WeWork reaches debt restructuring agreement with SoftBank

WeWork, the struggling office company, said on Friday it had reached an agreement with SoftBank and other investors to significantly reduce debt and secure new financing.

The deal would cancel or convert to equity about $1.5 billion of the company’s debt, reducing WeWork’s total debt to less than $2.4 billion, the company said. Additionally, the company will have until 2027 to repay $1.9 billion of its remaining debt, which is two years later than the current maturity of those debts.

The deal culminates a tumultuous race for WeWork, once considered by venture capitalists to be one of the most valuable and promising start-ups. The company, founded by Adam Neumann and backed by SoftBank, sought to shake up the monotonous world of commercial real estate by renting trendy office space on a short-term basis to large corporations, small businesses and individuals.

But that business model never lived up to the grand visions of Mr. Neumann and Masayoshi Son, the founder and chief executive of SoftBank. In September 2019, the company abandoned an initial public offering, Mr. Neumann resigned as chief executive, and SoftBank spent billions to keep the company going.

The pandemic has dealt another blow, drastically reducing the demand for office space. WeWork has spent the past few years cutting costs by renegotiating and terminating leases with commercial landlords, making progress toward future-proofing its business. But the company remains unprofitable and is heavily indebted.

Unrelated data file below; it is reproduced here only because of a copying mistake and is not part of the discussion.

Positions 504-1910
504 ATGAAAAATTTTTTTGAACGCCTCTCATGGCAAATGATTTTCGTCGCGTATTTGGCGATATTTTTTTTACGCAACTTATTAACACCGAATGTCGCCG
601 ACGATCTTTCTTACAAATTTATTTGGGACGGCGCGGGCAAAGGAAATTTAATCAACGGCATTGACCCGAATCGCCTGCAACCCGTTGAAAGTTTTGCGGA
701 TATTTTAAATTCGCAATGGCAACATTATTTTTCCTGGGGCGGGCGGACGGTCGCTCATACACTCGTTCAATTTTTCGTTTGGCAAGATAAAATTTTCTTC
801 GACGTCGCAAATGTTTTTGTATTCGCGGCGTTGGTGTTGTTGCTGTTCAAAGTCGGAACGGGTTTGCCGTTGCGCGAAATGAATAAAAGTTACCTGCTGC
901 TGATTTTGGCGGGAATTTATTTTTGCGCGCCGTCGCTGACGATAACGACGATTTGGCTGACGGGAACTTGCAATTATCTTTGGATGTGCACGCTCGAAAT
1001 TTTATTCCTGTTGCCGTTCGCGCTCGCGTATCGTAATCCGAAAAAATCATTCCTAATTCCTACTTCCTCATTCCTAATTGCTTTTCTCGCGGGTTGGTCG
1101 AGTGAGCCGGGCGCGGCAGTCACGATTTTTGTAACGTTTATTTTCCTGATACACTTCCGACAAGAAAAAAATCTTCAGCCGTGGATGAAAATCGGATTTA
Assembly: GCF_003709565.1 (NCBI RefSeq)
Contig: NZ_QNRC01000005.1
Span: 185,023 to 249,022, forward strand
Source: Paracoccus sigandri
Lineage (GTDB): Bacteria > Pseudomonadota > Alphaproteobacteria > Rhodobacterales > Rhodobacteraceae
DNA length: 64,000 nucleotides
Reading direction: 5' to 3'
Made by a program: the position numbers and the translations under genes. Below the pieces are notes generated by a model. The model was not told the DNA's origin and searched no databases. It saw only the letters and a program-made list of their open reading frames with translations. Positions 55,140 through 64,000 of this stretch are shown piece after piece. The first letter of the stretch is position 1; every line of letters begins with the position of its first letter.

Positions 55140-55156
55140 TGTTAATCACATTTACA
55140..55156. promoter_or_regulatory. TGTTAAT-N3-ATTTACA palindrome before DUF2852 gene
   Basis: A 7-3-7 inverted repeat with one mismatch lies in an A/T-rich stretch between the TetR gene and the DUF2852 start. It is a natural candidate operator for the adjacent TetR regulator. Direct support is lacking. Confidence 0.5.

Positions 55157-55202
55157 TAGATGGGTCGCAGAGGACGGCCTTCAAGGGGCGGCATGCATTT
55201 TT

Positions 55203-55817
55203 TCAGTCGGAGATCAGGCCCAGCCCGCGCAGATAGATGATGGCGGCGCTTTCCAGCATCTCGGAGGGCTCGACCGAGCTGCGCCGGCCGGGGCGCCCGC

The deal announced Friday will significantly reduce that debt, increase WeWork’s balance sheet cash by $290 million and give the company access to $475 million in new funding commitments. In a statement, WeWork said it was “ideally positioned to capture the tailwinds of the global shift to traditional office flexibility.”

WeWork shareholders will be able to vote on the terms of the debt restructuring, and the company will also seek bondholder approval.

After an initial gain on the announcement, the company’s stock price ended slightly lower on Friday at less than 98 cents. Its shares were trading above $8 at the end of 2021 after WeWork went public by merging with a special-purpose acquisition company.

WeWork said it notified the Securities and Exchange Commission that it would be late filing its annual report because of its debt deal. The company said it would aim to file the report by March 31.


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